So how would I rate this race?  The organisation was top-notch, especially considering the three recces to covering the entire route offered in advance.  There was lots of social media buzz, plenty of information sent out and a true enthusiasm towards getting people through an ultra.  Reflecting on the route I’ve realised I like to be inspired by running down a valley, remote woodland trails, or climbing a peak to witness natures beauty stretch out below.  Whilst you won’t get this at the L2M, what you will get is a solidly organised race, huge support at the aid stations and a great crack at a 50 mile PB!  Thanks GBUltras!

Pimp my medal

Free Running?

I just started adding up what I’ve spent on running and swiftly gave up so as to not cause serious fluctuations on my Garmin HR monitor.  I enjoy gadgets, buying new stuff and seem to delve quite deeply into a “hobby”, so taking up running was a recipe for credit card trauma.

Of course, on the purest scale running is free.  A simple pair of trainers, which most of us own anyway, and jogging round the block is as cheap as it can get.  No matter how obvious this is, many of us can’t help gazing longingly at all the new running gadgetry available, with promises of better performance, more statistics and a vague possibility of looking like a running magazine cover model.

Then what about races themselves?  I added up the cost of doing a 15km trail race in the Lake District a couple of years ago – whilst the entry fee was around £30, I spent another £470 hiring cars, hotel, eating out etc.  Of course there would have been cheaper ways to do it, but I imagine many of us often way exceed the entry fee.

So is all this spending necessary and could we get away without it all?  Well of course as runners haven’t always had access to such kit, but if I’m out for several hours on the trail then a certain amount of kit is sensible to keep me comfortable and safe.  It does start to add up; trail shoes, tops, shorts, baselayers, rucksacks, watches/GPS (at one point I went out running with three watches …… there was a reason honestly), nutrition/gels, race entries and associated costs.

So how much is too much? As with any hobby, is there a point where it becomes beyond reasonable? I think so and if it comes to the point where you’re spending more time reading about and/or buying kit than actually running then clearly it’s become a problem.  But if you can afford it, then does it matter?  Maybe not, but if all the purchases are an attempt to enhance performance if you haven’t already nailed the fundamentals of training and nutrition, then you really need to consider your priorities.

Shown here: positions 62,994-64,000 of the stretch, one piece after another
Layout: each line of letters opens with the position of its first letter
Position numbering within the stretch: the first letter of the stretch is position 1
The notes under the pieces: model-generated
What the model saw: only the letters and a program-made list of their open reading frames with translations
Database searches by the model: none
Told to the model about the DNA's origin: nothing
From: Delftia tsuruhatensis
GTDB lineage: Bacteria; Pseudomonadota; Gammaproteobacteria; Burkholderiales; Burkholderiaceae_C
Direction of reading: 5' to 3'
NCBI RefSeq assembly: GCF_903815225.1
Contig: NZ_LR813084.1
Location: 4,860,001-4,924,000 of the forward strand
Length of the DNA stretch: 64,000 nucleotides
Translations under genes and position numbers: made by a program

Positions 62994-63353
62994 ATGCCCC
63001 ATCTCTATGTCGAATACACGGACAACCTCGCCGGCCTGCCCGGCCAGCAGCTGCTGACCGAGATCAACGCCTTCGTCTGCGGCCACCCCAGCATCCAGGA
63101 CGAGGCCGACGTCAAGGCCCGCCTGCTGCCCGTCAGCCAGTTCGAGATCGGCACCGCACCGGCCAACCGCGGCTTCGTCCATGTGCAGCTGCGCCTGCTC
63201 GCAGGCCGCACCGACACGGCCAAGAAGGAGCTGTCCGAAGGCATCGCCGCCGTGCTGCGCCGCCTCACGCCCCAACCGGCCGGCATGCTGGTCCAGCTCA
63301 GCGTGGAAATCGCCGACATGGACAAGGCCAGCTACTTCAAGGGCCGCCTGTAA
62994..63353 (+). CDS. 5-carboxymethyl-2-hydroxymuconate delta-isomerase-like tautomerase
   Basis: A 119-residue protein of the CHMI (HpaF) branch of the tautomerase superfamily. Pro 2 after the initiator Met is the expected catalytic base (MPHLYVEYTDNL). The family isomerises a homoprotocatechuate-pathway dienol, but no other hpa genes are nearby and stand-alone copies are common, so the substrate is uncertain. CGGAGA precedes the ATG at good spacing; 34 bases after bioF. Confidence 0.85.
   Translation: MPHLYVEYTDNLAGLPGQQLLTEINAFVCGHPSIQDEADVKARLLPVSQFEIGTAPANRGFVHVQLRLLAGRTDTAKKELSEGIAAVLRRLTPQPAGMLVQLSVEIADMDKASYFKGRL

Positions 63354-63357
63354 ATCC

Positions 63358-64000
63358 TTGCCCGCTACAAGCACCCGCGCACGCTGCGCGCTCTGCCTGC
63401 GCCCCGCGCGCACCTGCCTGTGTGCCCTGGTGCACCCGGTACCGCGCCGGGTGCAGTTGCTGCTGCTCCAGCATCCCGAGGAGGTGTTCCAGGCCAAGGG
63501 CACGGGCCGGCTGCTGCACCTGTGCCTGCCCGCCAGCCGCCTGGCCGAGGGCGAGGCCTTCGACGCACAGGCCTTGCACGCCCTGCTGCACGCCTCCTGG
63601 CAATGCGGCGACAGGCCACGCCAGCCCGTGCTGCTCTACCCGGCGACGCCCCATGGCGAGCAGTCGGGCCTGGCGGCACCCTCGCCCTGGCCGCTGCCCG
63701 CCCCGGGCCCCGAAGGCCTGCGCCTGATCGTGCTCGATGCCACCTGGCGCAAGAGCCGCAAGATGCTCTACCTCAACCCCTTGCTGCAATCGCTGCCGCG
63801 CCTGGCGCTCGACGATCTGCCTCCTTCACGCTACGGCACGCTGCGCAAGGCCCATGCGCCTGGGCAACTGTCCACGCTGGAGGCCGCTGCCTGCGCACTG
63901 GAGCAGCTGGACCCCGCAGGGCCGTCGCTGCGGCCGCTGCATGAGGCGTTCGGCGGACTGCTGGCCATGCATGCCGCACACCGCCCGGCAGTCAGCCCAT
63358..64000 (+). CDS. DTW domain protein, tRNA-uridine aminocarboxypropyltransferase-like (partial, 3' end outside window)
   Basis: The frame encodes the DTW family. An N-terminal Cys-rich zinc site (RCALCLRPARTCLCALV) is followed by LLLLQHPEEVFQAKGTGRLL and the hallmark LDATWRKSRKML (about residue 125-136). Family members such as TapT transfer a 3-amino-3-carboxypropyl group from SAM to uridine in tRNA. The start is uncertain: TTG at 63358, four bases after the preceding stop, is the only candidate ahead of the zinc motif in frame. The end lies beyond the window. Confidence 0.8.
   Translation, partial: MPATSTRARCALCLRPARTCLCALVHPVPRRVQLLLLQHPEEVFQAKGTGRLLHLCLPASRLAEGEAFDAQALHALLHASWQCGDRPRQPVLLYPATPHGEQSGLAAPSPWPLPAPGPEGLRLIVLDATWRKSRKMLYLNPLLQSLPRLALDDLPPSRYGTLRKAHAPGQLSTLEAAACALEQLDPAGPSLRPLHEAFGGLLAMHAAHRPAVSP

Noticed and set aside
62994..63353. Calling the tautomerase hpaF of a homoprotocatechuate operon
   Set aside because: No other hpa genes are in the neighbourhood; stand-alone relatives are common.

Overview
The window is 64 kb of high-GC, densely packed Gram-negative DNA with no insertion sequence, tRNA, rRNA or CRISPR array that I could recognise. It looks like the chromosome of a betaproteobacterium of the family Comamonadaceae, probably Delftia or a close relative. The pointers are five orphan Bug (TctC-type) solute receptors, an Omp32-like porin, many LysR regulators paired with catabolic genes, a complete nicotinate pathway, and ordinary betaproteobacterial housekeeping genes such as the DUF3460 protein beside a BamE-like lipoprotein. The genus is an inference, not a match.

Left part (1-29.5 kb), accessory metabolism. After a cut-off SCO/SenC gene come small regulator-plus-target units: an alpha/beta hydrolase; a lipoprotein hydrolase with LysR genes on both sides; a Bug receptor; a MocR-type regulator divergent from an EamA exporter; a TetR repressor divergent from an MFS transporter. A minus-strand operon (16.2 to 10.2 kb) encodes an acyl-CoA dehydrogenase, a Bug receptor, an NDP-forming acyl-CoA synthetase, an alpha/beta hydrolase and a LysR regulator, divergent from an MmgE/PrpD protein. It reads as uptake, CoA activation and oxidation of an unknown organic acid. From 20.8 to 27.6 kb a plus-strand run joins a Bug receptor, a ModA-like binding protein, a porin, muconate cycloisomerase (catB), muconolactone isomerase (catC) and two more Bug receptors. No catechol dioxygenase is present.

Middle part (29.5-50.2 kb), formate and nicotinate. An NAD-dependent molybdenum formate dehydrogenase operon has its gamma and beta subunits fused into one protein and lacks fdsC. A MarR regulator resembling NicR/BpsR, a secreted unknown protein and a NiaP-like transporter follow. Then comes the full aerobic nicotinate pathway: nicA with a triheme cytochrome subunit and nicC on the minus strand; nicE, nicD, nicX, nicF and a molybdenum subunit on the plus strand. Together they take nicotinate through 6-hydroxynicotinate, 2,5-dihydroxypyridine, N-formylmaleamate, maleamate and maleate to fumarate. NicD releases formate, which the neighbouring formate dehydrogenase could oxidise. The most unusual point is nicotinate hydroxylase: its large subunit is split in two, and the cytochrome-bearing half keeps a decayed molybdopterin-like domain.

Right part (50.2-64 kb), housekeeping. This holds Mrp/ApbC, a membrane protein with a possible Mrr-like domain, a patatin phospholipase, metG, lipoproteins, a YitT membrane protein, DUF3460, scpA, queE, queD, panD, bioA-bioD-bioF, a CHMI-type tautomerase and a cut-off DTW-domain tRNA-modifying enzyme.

In this modern world with endless tech being released all the time and the internet thrusting it all down our throats with modest performance gains offered to all levels of runners, it’s no wonder our cupboards are bursting at the seams with trainers!

I suppose I should be thankful that I’m not a triathlete.

Sunny Weekend Running

Being a fully signed up northerner, the North Downs Way is a remote prospect.  I ventured down there for the Project Trail photoshoot around September 2016 and had no idea when, or if, I’d be back.  This weekend I’ve been back.  My top running buddy, Michelle, decided it truly is grim up north and moved to London late last year.  Always on the look out for a running opportunity we decided to meet up and get a good old long run under our belts, and run we did.  Michelle is renowned for her route planning (two in a year at the last count) but had woman’ed up and planned a couple of route ideas from Guildford expanding out from the town and dipping into a few parts of the north downs way.

The sun firmly gripping the sky I headed down early Saturday to arrive to a beautiful day.  Potential late-afternoon BBQ talk running freely, we headed off for a 20 miler through the busy streets of Guildford, shopper dodging, chatting and feeling fully weekend-ready.  This being my longest run this year and last big run before the Liverpool to Manchester 50 miler in a few weeks time, I was hoping this would be a relatively comfortable experience.

This was a mixed bag of woodland trail, lovely open sunny paths, bits of road and generally great running territory.  The country seems to have been blessed with sunshine this weekend so there were large gatherings of humans around the busier areas of the route.  In true form we got lost several times and trudged completely off-path praying to the GPS-Gods that all would be OK.  A wild deer and several squirrel sightings later we were back in Guildford for a well-deserved pub dinner and few beers!

Weird Shining Ball in the Sky

Team Lost-in-the-North (but it was the south this time)

Great weekend.  Liverpool to Manchester… bring it on! 🙂